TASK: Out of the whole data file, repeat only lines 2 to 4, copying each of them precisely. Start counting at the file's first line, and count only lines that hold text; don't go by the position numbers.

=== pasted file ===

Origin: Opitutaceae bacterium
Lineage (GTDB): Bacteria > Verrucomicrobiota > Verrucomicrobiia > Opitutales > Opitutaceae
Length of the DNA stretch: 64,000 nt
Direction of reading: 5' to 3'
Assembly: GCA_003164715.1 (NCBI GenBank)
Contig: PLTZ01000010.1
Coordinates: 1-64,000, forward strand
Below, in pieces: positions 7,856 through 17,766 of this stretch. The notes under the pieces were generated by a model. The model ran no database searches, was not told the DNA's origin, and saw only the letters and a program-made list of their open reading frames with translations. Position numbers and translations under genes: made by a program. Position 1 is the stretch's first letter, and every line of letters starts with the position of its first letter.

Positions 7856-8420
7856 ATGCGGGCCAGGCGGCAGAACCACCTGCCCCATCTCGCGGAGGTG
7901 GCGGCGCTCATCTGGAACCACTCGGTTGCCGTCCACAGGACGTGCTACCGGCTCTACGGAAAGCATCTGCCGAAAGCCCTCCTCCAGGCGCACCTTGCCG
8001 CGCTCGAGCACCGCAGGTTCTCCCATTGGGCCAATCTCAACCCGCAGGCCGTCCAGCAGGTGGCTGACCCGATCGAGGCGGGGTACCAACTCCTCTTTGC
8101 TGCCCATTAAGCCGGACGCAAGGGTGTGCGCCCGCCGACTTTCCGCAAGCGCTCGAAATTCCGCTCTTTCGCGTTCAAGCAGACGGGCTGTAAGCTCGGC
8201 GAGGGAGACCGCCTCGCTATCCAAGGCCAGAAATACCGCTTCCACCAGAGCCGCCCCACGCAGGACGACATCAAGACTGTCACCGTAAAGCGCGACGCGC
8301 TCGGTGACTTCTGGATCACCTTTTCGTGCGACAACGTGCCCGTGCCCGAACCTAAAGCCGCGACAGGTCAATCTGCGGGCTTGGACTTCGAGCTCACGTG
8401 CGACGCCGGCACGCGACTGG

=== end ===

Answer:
Lineage (GTDB): Bacteria > Verrucomicrobiota > Verrucomicrobiia > Opitutales > Opitutaceae
Length of the DNA stretch: 64,000 nt
Direction of reading: 5' to 3'